You are here

Sac City

-A A +A

The town of Sac City was laid out in 1855 on the west bank of the Raccoon River, just above its juncture with Cedar Creek. The plan of the town is unusual for the Midwest. The center of the community is a large public square which is entered on the east or west by Main Street (US 20). The northern portion of this large public square is occupied by the Sac County Courthouse; to the south is City Hall and General Sherman Hall. The courthouse was designed by J. M. Russell, who had planned a similar courthouse at Storm Lake the year before (since destroyed). The Sac City building is a two-and-a-half-story brick and stone-trimmed building on a raised basement; it makes a minimal nod to the Richardsonian Romanesque. One enters the building through a stone-framed Richardsonian arched opening; each facade projects toward a central bay which rises to steeply pitched stone gables. The central tower that visually unified the design was removed in 1900.

On the west side of the river is a large public park containing the obligatory relocated log cabin (c. 1870) and an extensive six-sided park pavilion (c. 1900), open on the sides and rising in the center to a clerestory section.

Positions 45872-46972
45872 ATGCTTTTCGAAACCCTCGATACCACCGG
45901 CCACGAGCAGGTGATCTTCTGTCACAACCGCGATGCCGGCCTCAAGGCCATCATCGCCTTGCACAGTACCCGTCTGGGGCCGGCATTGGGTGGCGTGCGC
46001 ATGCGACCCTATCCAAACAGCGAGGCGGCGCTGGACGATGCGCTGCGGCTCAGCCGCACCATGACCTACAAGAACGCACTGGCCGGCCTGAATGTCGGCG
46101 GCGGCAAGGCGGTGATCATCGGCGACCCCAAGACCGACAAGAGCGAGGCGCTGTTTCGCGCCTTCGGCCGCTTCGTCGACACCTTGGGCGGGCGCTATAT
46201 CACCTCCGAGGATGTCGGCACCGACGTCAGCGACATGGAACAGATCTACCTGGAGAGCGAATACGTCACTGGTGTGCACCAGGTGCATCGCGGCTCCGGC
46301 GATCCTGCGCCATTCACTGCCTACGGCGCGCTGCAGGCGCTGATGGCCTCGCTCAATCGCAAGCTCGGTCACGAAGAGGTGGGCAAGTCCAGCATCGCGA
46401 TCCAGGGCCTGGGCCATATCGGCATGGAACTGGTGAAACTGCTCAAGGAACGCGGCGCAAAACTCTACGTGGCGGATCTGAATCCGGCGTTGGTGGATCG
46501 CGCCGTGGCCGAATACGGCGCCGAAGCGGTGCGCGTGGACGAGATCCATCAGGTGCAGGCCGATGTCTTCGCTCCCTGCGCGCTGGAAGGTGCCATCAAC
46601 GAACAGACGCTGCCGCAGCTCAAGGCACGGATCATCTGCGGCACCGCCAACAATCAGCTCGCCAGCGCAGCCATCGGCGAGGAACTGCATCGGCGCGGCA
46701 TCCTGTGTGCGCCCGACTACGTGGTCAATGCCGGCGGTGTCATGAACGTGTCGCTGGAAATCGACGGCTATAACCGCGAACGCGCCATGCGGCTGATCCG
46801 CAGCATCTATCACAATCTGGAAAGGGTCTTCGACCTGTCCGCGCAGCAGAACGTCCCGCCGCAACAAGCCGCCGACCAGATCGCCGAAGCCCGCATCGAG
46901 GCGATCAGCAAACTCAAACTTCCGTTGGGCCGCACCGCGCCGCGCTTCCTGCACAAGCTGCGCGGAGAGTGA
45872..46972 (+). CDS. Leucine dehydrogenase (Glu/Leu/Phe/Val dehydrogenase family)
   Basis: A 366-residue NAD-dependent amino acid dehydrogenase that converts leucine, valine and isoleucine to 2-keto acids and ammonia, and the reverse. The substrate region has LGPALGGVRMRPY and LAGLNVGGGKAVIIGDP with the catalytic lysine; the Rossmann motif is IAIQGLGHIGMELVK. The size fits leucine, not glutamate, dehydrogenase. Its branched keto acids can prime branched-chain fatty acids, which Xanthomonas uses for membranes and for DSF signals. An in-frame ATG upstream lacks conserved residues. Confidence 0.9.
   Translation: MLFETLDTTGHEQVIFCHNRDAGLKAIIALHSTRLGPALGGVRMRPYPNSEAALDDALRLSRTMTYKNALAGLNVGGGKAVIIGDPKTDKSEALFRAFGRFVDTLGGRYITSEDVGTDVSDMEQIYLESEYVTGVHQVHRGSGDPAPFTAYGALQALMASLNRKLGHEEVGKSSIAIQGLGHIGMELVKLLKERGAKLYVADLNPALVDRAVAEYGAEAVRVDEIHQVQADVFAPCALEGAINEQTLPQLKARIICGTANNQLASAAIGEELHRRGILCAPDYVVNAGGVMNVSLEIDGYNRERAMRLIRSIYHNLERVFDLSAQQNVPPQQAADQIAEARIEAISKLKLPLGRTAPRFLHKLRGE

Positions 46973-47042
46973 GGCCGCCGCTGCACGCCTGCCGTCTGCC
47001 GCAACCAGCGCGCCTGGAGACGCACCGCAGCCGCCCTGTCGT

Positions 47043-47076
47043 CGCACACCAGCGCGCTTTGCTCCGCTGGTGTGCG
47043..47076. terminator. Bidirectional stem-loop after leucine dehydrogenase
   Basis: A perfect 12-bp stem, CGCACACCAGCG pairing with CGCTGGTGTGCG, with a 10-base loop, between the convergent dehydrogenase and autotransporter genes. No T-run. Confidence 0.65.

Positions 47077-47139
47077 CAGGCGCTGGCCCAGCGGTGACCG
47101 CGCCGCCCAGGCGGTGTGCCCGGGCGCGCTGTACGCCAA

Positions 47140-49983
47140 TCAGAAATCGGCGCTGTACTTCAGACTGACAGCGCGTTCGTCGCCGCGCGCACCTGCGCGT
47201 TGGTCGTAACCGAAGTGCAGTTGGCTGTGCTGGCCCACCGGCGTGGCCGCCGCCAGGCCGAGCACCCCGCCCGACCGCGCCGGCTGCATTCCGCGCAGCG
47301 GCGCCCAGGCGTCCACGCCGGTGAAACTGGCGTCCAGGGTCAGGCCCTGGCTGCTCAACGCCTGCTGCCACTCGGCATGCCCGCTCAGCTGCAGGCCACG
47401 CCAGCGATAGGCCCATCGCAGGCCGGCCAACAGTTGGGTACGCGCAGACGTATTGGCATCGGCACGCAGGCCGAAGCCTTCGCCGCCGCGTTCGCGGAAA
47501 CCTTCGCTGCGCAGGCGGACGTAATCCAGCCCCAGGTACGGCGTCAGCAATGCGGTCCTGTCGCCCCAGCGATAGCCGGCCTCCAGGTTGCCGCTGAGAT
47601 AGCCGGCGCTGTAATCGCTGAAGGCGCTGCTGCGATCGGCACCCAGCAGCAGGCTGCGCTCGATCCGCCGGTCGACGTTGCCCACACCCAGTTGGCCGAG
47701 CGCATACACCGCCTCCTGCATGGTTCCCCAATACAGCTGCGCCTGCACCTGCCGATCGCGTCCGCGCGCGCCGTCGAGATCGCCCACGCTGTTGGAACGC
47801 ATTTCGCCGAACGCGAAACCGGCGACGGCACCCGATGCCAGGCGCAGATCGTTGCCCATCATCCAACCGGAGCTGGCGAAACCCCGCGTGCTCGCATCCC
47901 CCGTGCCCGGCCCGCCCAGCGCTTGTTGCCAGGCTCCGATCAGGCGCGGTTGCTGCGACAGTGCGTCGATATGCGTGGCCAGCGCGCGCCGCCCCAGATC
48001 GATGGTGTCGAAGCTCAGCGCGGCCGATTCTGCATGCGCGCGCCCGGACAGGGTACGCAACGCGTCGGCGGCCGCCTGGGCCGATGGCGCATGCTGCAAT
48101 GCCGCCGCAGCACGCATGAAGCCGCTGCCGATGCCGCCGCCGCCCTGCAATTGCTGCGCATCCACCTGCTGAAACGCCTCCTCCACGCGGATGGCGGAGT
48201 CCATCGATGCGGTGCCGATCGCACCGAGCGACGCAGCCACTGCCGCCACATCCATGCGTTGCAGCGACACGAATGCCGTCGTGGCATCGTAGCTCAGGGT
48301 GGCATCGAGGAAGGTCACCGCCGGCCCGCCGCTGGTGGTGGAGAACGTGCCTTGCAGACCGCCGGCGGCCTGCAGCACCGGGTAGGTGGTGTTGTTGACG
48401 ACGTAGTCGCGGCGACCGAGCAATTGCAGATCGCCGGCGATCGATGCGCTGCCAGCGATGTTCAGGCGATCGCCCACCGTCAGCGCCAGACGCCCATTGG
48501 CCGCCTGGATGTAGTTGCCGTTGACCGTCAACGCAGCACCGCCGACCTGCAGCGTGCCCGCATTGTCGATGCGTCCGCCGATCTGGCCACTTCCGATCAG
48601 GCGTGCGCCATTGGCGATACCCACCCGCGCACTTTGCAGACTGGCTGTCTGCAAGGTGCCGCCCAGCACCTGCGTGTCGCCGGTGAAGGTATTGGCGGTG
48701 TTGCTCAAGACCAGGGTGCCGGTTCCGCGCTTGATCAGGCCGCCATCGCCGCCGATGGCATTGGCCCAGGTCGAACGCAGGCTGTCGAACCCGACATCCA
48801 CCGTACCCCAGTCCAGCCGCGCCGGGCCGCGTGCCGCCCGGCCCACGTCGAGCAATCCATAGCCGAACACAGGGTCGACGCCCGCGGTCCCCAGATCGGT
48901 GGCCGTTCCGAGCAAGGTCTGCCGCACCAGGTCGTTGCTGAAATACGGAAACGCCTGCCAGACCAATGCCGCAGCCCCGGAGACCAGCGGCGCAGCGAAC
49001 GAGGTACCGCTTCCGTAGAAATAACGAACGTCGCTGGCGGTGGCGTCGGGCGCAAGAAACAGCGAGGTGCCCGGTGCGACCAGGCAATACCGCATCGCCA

Writing Credits

David Gebhard and Gerald Mansheim

If SAH Archipedia has been useful to you, please consider supporting it.

SAH Archipedia tells the story of the United States through its buildings, landscapes, and cities. This freely available resource empowers the public with authoritative knowledge that deepens their understanding and appreciation of the built environment. But the Society of Architectural Historians, which created SAH Archipedia with University of Virginia Press, needs your support to maintain the high-caliber research, writing, photography, cartography, editing, design, and programming that make SAH Archipedia a trusted online resource available to all who value the history of place, heritage tourism, and learning.